Reactive oxygen species in fresh and aging SHS particles
Initial Award Abstract
Secondhand smoke (SHS) is a major source of human exposure to particulate matter in indoor environments, and accounts for a small but measurable fraction of the urban fine organic aerosol material. Particles present in SHS are in the fine to ultrafine particle size range (0.02 μm – 2 μm), are inhaled deep into the lungs and cause an array of adverse health effects such as coronary heart disease, lung cancer, chronic obstructive pulmonary disease (COPD), etc. At present, one of the biggest gaps in our knowledge relates to whether these effects are mediated by the particles or their chemical constituents, and to which specific compounds are most responsible for the observed health effects. There is increasing evidence that reactive oxygen species (ROS) are a key factor in the mechanisms conducing to adverse health effects. Very little is known about the formation of ROS is SHS particles and about their temporal evolution as SHS ages. However, this is of potentially great importance in fully understanding the adverse health effects of SHS exposure, especially because SHS particles may undergo dynamic complex transformations that could significantly transform their chemical composition, physical and toxicological properties (e.g. size, density, hygroscopicity, ROS concentrations).
The aim of this project is to investigate how chemical aging of SHS, in particular oxidation processes by sunlight and ozone, influences human exposure to reactive oxygen species (ROS), which lead to pulmonary and systemic oxidative stress. The objective of this application is to identify mechanisms involved in the generation of ROS on SHS particles during the time between emission of SHS and its inhalation. This knowledge will contribute to provide more accurate exposure assessments and to improve our understanding of the potential health effects of SHS particle-bound oxidative species. Our hypothesis is that the toxicity of SHS particles may increase during aging, via production of highly oxidized compounds and ROS, even while physical processes such as ventilation cause reduction of concentrations of SHS particles.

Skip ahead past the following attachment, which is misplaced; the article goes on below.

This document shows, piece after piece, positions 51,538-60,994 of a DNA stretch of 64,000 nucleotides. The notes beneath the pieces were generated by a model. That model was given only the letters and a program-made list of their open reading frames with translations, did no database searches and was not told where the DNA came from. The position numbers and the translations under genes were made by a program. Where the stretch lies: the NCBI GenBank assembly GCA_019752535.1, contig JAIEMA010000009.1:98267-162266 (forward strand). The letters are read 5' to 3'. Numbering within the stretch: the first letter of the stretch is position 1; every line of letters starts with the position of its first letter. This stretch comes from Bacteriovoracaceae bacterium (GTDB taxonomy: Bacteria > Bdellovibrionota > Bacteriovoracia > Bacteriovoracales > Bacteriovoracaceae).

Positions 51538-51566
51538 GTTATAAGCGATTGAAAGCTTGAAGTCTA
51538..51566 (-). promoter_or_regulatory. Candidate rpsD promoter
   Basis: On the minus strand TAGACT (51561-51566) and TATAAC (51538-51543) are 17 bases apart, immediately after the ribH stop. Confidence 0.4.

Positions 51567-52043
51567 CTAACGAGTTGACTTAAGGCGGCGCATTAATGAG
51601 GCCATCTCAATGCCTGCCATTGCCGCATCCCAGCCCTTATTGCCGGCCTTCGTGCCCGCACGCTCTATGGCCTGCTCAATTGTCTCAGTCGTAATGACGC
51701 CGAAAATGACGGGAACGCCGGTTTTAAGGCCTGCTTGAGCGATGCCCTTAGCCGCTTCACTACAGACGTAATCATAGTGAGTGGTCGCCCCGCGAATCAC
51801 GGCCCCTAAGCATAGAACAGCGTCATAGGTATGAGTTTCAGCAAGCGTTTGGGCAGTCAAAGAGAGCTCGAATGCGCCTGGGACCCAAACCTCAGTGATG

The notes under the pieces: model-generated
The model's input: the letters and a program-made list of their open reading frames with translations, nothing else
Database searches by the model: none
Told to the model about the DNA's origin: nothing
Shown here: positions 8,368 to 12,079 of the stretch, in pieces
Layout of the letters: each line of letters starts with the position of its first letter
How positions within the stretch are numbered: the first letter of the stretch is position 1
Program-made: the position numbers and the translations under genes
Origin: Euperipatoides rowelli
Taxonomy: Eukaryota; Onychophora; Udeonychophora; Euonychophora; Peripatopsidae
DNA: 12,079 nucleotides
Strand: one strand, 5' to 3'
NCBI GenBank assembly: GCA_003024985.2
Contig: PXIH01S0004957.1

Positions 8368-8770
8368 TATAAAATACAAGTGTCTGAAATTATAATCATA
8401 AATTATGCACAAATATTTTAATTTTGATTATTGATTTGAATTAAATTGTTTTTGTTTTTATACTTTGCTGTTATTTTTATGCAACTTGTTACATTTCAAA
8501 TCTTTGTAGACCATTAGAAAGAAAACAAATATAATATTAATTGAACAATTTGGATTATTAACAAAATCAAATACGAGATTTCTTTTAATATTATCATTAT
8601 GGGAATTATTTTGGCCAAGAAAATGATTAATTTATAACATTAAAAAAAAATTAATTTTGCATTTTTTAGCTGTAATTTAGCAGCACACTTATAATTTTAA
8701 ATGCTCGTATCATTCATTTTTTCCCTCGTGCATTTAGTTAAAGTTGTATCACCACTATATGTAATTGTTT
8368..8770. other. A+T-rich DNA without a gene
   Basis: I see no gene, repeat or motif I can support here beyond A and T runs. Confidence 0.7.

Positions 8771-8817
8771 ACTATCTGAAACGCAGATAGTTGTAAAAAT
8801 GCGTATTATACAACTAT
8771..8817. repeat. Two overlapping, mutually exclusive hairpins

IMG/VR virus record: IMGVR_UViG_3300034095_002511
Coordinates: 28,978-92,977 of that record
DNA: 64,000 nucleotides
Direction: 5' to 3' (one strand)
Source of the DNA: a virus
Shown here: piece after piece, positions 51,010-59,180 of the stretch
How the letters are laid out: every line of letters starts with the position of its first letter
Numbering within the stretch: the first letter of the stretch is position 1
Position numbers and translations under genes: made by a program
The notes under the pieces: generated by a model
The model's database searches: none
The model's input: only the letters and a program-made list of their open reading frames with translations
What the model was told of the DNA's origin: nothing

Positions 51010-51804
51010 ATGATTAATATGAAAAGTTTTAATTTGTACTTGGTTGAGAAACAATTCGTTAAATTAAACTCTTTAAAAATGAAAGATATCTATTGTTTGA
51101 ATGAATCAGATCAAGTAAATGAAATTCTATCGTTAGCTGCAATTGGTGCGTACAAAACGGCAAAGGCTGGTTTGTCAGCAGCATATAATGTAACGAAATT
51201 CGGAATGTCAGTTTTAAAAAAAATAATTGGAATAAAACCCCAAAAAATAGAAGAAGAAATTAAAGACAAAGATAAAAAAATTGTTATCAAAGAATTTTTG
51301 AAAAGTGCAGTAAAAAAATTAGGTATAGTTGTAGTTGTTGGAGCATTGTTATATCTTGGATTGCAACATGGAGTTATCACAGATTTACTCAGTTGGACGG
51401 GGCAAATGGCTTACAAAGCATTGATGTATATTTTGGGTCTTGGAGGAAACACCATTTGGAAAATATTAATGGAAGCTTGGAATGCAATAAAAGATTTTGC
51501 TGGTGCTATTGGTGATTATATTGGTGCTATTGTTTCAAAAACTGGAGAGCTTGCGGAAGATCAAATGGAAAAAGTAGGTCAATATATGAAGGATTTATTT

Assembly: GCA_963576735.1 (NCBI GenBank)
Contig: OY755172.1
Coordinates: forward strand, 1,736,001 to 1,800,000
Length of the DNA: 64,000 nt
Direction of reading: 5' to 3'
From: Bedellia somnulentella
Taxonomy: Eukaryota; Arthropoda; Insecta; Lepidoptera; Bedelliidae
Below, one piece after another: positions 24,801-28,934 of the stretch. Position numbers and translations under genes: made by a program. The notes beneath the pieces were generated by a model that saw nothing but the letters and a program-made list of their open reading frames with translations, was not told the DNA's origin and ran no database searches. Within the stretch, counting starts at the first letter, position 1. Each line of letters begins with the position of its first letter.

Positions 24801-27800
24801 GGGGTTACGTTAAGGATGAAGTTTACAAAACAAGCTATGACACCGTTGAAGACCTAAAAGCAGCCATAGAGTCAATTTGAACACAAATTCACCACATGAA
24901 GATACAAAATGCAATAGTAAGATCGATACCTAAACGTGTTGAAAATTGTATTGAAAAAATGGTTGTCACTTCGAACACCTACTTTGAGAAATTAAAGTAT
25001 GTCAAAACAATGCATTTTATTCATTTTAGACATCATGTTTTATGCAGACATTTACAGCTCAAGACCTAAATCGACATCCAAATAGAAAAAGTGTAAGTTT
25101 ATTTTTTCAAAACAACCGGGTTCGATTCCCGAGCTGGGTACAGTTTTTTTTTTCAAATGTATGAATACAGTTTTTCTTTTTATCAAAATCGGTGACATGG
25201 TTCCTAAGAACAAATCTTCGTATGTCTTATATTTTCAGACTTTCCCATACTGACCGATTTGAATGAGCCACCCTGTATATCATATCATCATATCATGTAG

To accomplish the goal of this project, we will develop and validate new experimental approaches using on-line analytical instruments such as aerosol mass spectrometer and automated monitoring of ROS with fluorescent probes. Aging experiments will be carried out using two reactor setups: an aerosol flow tube reactor and a continuous stirred tank reactor. This will allow us to investigate during both short and long periods of time (minutes to hours) the influence of ozone and sunlight on SHS particles under controlled conditions (temperature, light, humidity and concentration of coexisting gas-phase species), simulating realistic scenarios corresponding to typical indoor or outdoor environments. The experimental work will be realized at the Lawrence Berkeley National Laboratory (Indoor Environment Department, in collaboration with the Advanced Light Source Division). At the completion of this study, we expect to obtain original qualitative data on the chemical composition of SHS particles, as well as quantitative measurements of ROS concentration changes during aging of SHS. The results of this study will contribute to improve our understanding of human exposure to SHS particles and related health effects. |